- Research Project
Energy System 2050
The energy supply system is facing a major upheaval: electricity production with high CO2 emissions is being superseded by power generation plants that use renewable energy sources. To install this fluctuating production requires flexible hydropower plants, but above all new energy storage systems: batteries and hydrogen.
- Lead department School of Engineering and Computer Science
- Institute Sustainability
- Research unit Energy supply
- Duration (planned) 01.11.2018 - 30.11.2018
- Project management Michael Höckel
- Head of project Michael Höckel
Kraftwerke Oberhasli AG
Vici AG International
IPS Integrated Power Solutions AG
The energy supply of the future will be a combination of various power-generation plants that all use renewable energy sources.
In the future, when the sun shines or the wind blows, hydroelectric power plants will reduce to a minimum the amount of energy they feed into the electrical distribution grid. And yet it may still happen that more electricity is fed into the grid than is currently needed. Such temporary surpluses of electricity can be used to recharge batteries or produce hydrogen by electrolysis.
This hydrogen can then be stored for a longer period of time (e.g. seasonally) at low cost and with low losses. However, it is not just the storage of hydrogen that promises benefits in terms of sustainability, but also the different areas it can be used in. For instance, it can replace the oil or natural gas that often fuel today’s heating systems. In the mobility sector, hydrogen-powered fuel cells can do away with vehicle combustion engines, making fossil fuels, such as petrol and diesel, superfluous. What’s more, when the sun and wind are taking a break, fuel-cell systems can stabilise the power grid by feeding their electrical energy back in. And at the same time, the thermal losses can be used to heat rooms in winter. This is of particular advantage during periods of low wind and sunshine.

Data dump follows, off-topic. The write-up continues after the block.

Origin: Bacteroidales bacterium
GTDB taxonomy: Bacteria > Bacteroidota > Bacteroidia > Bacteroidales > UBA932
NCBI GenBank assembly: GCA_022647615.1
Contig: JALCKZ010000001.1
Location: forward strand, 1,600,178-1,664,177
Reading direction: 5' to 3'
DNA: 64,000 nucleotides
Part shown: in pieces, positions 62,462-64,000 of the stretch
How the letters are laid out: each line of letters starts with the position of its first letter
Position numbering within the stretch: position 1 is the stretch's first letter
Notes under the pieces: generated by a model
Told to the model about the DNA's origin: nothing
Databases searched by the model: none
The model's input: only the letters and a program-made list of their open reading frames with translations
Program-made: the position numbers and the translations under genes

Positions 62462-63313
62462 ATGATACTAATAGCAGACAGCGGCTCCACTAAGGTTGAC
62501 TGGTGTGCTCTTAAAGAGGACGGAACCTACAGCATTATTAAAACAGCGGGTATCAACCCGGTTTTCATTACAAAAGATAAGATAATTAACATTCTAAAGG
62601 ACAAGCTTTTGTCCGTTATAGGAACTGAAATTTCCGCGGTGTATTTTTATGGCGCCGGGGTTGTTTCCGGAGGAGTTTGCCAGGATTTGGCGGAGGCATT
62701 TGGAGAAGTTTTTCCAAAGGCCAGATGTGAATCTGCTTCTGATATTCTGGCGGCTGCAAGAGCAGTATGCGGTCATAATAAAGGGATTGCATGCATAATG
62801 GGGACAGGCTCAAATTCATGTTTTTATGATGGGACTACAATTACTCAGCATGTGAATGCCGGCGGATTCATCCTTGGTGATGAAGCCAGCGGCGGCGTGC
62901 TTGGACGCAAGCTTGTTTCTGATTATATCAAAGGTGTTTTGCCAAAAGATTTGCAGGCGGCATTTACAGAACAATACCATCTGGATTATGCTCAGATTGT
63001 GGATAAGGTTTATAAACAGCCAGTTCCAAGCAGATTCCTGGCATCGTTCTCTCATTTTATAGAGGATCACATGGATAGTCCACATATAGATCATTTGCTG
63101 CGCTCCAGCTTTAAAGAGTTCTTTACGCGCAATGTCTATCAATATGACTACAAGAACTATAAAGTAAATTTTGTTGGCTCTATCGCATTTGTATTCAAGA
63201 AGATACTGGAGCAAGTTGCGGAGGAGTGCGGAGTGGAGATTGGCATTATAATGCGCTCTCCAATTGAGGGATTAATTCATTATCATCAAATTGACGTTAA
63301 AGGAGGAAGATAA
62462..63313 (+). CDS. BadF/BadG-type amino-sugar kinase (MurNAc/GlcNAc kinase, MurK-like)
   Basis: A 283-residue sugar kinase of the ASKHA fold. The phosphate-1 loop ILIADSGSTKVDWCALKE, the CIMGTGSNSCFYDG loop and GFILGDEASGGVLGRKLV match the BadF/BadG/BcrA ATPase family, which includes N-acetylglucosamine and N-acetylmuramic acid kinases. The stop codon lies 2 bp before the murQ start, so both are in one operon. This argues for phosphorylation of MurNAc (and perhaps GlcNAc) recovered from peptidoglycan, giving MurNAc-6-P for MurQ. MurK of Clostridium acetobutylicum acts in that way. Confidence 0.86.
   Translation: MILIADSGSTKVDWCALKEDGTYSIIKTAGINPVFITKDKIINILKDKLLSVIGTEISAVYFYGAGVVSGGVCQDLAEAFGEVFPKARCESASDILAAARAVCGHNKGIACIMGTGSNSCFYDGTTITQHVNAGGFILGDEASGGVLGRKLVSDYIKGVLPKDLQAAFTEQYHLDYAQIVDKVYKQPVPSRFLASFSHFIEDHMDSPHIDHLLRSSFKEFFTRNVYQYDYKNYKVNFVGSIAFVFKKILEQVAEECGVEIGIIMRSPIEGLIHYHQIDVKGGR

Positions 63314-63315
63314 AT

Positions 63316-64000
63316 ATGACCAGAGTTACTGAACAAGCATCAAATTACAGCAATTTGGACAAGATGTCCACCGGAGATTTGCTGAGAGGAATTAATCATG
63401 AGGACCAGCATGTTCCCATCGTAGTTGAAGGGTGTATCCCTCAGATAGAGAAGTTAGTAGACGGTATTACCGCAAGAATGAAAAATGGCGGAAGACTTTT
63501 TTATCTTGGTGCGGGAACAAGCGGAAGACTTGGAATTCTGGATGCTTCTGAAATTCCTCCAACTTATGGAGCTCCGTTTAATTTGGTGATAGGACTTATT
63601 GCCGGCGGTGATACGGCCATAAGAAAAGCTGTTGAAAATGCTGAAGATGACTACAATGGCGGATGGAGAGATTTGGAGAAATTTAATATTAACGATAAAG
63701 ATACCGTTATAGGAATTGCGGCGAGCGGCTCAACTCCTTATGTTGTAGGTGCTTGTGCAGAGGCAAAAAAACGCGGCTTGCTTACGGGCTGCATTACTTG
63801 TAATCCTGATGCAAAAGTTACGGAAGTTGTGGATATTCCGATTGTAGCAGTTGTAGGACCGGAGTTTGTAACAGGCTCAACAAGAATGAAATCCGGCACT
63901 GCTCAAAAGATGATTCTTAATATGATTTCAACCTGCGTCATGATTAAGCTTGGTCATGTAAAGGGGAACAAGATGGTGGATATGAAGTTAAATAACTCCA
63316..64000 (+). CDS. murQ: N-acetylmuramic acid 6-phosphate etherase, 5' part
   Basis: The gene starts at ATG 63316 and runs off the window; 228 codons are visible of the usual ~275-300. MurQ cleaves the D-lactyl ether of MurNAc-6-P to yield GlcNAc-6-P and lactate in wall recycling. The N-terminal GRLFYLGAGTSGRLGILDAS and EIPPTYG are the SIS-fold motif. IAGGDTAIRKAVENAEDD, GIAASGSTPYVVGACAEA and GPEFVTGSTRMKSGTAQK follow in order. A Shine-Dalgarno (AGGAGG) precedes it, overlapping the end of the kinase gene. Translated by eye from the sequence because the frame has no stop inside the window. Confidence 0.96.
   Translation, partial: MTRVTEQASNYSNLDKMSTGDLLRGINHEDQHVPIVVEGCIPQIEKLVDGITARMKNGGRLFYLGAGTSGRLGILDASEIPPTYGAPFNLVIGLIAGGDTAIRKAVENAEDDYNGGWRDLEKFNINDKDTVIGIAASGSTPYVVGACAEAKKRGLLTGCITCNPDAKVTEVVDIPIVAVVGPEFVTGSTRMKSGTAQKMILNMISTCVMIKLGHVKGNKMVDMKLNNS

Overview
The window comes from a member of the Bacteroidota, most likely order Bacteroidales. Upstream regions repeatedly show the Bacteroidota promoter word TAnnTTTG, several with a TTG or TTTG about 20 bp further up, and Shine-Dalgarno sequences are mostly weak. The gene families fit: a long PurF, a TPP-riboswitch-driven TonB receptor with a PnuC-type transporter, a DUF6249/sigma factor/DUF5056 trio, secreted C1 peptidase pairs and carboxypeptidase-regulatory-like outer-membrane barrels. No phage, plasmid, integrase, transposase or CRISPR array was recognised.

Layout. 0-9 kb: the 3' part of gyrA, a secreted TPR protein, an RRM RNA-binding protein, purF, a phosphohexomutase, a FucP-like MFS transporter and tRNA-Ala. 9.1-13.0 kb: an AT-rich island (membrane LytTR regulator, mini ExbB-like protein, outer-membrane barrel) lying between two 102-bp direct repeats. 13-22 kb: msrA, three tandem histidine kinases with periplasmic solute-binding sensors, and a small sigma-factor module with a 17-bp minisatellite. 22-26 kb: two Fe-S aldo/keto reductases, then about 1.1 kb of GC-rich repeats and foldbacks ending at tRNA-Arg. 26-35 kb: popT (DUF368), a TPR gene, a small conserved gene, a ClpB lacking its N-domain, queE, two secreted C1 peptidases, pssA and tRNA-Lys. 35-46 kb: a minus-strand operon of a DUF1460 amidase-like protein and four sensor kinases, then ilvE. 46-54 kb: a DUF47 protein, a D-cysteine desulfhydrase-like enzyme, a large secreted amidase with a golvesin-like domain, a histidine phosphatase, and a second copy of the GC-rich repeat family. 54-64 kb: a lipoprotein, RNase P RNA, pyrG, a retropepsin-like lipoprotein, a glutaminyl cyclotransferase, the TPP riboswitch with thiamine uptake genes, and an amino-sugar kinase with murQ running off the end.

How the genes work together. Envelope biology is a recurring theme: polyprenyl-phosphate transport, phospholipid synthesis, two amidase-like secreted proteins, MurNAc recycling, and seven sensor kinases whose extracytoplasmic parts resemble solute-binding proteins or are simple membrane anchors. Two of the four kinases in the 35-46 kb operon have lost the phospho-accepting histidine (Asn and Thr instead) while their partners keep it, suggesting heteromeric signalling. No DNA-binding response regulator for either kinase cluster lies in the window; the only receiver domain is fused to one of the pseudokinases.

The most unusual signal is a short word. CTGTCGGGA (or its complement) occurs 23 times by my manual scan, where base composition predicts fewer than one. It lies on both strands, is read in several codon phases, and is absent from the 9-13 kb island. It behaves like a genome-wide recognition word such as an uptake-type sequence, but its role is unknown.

The interactive demonstration system illustrates the interaction of the various building blocks of the energy supply of the future. The system consists of a hydropower plant model with a Pelton turbine, a fuel-cell system called IHPoS PowerCube, an electrolyser from BFH partner Vici International and the PowerTrailer. The PowerTrailer combines bifacial (double-sided) photovoltaic modules with modern lithium-ion batteries from the BFH spin-off IPS Integrated Power Solutions AG. The PowerTrailer concept was developed by clevertrailer and subsequently translated into practice by bachelor students. The IHPoS fuel-cell system was developed in various research and industrial projects in conjunction with CEKAtec through to commercialisation.